Sunday, July 21, 2024
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CoralRaider Hackers Steals Login Credentials, Financial Data & Social Media Logins

A new threat actor dubbed “CoralRaider” targets victims’ financial information, login credentials, and social media profiles—including accounts for businesses and advertisements.

The group, which is of Vietnamese origin, has been active since at least 2023 and targets victims in several Asian and Southeast Asian countries. 

In the recent campaign, the attackers used XClient stealer and RotBot, a customized version of QuasarRAT, as payloads.

The IP address, ASN, and active processes on the victim’s computer are among several tests that RotBot, a remote access tool (RAT), runs on it to avoid detection. 

The XClient stealer offers significant information-stealing capabilities due to its plugin module and a variety of modules for conducting remote administration operations.

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Notable Tactics, Techniques, And Procedures (TTPs) Employed

According to Cisco Talos reports, the attacker utilized two Telegram bots: a “debug” bot for debugging and an “online” bot for receiving victim data. 

On the other hand, the “debug” bot’s desktop image and Telegram looked identical to those of the “online” bot.

This demonstrated that, while testing the bot, the actor may have compromised their surroundings. 

Telegram bots Used by attackers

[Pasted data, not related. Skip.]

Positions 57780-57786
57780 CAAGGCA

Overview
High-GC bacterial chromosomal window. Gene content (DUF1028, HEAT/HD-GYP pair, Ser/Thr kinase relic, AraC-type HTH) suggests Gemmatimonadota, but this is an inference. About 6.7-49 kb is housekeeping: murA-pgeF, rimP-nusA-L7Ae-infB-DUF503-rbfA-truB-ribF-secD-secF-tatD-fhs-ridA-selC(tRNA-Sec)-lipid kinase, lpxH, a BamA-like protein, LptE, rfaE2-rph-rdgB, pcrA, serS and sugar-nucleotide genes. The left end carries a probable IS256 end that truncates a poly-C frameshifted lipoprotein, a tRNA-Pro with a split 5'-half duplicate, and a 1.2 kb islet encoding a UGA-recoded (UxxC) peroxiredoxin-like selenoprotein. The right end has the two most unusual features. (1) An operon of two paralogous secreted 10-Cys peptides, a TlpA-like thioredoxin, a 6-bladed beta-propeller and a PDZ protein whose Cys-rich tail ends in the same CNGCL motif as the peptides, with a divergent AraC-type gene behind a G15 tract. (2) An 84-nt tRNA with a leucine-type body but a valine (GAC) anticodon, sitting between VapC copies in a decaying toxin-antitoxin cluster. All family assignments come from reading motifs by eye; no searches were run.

Researchers’ investigation turned up two more pictures that showed several OneDrive folders. 

An Excel file that most likely contained the victims’ data was examined in another picture. The spreadsheet contains multiple tabs in Vietnamese. 

 “CoralRaider had hardcoded Vietnamese words in several stealer functions of their payload XClient stealer”, Talos researchers shared with Cyber Security News.

“The stealer function maps the stolen victim’s information to hardcoded Vietnamese words and writes them to a text file on the victim machine’s temporary folder before exfiltration”.

This malicious campaign is aimed at victims in South Korea, Bangladesh, Pakistan, Indonesia, Vietnam, India, China, and other countries in Asia and Southeast Asia. 

The Windows shortcut file serves as the campaign’s original vector. The actor’s method of giving the victims the LNKs is unknown at the moment.

Attack Flow

A malicious Windows shortcut file that downloads and launches an HTML application file (HTA) from a download site under the attacker’s control is the first step in the attack.

An embedded, obfuscated Visual Basic script runs when the HTA file is opened.

The PowerShell script that is embedded in the memory by the malicious Visual Basic script decrypts and sequentially runs three other PowerShell scripts that download and launch the RotBot, disable Windows and application notifications, bypass User Access Controls, and perform anti-VM and anti-analysis checks. 

On the victim’s computer, RotBot is downloaded and launched under the guise of the Printer Subsystem program “spoolsv.exe.” The threat actor has assembled and customized a RotBot specifically for this campaign. 

The XClient Stealer takes use of victims’ browser data, credit card numbers, and social network login passwords.

It targets the data files for Chrome, Microsoft Edge, Opera, Brave, CocCoc, and Firefox browsers through the absolute paths of the corresponding browser installation paths. 

Lastly, the XClient stealer generates a ZIP package and saves the victim’s social media information, which is gathered into a text file in the local user profile temporary folder.

Use secure passwords and change them frequently to protect yourself from these dangerous attacks.

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Guru baran
Guru baranhttps://gbhackers.com
Gurubaran is a co-founder of Cyber Security News and GBHackers On Security. He has 10+ years of experience as a Security Consultant, Editor, and Analyst in cybersecurity, technology, and communications.

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